I started volunteering at Elizabeth Gaskell’s House a year ago and I have loved getting to know the rich history of the Gaskell family and the House. I started volunteering because I’m interested in gender history and women’s writing, and I wanted to learn more about the heritage sector. One of my favourite things about coming to the House is the community of volunteers here. The volunteers have so many diverse interests, which means there is always something to learn and a fascinating conversation to be had.
I usually arrive at the House from 10am to get everything ready for visitors. All of the rooms need to be set up for the day, which means the shutters (which are original to the House!) need opening, the blinds need setting to the right levels and everything needs to be presented at its best. We even have an original Gaskell clock in the dining room which needs to be wound up. After the rooms and Tea Room downstairs have been set up, it’s time for the morning briefing and a brew, where we will find out any news about things going on around the House and our rota for the day.
First thing I’m on the front desk, which will involve welcoming and checking in visitors. Between visitors I usually help to catalogue the hundreds of books we have in the study, or do some research for projects that the Under 25’s group are working on. We’ve recently finished the sustainability garden trail, which has launched just in time for the summer holidays. It’s really rewarding to see the finished product after our hard work!
Testing the QR codes on the new garden trail created by the Under 25’s Volunteer Team.
Next it’s time to cover the study. I like the study because it is brimming with social history. I hadn’t heard of William Gaskell before joining the House, but I love learning about his Unitarian faith and how it influenced the social work and education he dedicated his life to. There are also so many fascinating objects in the study. One of my favourites is the portrait of William that hangs above the fireplace as it has a really interesting hidden history. Its artist was Annie Swynnerton, who was an active supporter of the Suffragettes and the first female to be elected to join the Royal Academy of Arts.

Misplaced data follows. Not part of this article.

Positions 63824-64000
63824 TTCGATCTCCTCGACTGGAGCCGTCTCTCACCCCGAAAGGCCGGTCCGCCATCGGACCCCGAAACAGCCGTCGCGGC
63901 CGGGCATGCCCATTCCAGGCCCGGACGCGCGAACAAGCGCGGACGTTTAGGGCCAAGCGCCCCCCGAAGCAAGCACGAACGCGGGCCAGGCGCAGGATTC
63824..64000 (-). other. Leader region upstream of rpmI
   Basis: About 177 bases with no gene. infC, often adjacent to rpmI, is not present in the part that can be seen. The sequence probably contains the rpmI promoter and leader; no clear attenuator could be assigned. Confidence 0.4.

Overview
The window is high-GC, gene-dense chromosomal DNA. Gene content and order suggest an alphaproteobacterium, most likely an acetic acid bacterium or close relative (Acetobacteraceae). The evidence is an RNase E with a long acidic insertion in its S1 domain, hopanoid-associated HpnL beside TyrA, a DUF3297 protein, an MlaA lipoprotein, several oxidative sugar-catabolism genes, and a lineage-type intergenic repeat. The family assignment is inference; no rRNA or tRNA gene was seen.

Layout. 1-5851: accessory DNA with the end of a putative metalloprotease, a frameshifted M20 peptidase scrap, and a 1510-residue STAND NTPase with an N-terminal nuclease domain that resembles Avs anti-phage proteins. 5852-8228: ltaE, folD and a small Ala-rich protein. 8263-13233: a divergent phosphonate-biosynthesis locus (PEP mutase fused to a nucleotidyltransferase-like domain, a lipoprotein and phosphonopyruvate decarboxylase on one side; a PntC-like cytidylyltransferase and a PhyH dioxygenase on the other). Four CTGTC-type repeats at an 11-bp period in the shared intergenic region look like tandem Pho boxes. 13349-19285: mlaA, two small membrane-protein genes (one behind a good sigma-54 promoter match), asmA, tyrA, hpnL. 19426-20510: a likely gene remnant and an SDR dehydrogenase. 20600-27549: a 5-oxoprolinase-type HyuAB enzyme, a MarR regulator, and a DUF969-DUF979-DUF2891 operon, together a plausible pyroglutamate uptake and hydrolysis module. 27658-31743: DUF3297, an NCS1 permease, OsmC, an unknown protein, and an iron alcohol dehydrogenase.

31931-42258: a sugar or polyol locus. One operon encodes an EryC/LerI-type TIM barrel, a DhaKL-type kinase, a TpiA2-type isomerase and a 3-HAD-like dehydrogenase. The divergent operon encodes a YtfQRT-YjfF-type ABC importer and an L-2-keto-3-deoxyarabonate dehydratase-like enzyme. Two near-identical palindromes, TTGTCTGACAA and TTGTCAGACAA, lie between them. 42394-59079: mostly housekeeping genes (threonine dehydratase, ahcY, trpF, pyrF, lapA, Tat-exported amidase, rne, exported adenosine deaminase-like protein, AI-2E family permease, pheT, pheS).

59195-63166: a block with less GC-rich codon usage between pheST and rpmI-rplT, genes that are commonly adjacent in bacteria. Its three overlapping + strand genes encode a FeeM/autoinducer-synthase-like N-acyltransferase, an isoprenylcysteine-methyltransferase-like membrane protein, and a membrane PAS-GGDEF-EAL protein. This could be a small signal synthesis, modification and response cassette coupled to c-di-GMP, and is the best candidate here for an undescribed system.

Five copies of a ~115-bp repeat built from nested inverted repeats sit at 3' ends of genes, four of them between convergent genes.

Now it’s time for lunch and a rummage through all the second-hand books,which is dangerous because there are always too many good ones to choose from. Restored from lunch and raiding the biscuits from the volunteer cupboard, I’ll finish the afternoon in the bedroom. The bedroom is my favourite room because as our most newly restored room, there is loads to learn about the research that went into choosing patterns, fabrics, furniture etc and how the restoration was carried out over the pandemic.
I also love the original and Gaskell-owned clothing we have in the wardrobe, from some of the Gaskell children’s gloves and shoes, to two examples of Victorian day-dresses from the mid-19th century. It’s always a delight to see the visitors react to the surprises that lie behind the wardrobe doors!
Once all of the visitors have been through it’s time to close everything back up again ready to do it all again next time!
Ellie Harrington, Volunteer at Elizabeth Gaskell’s House
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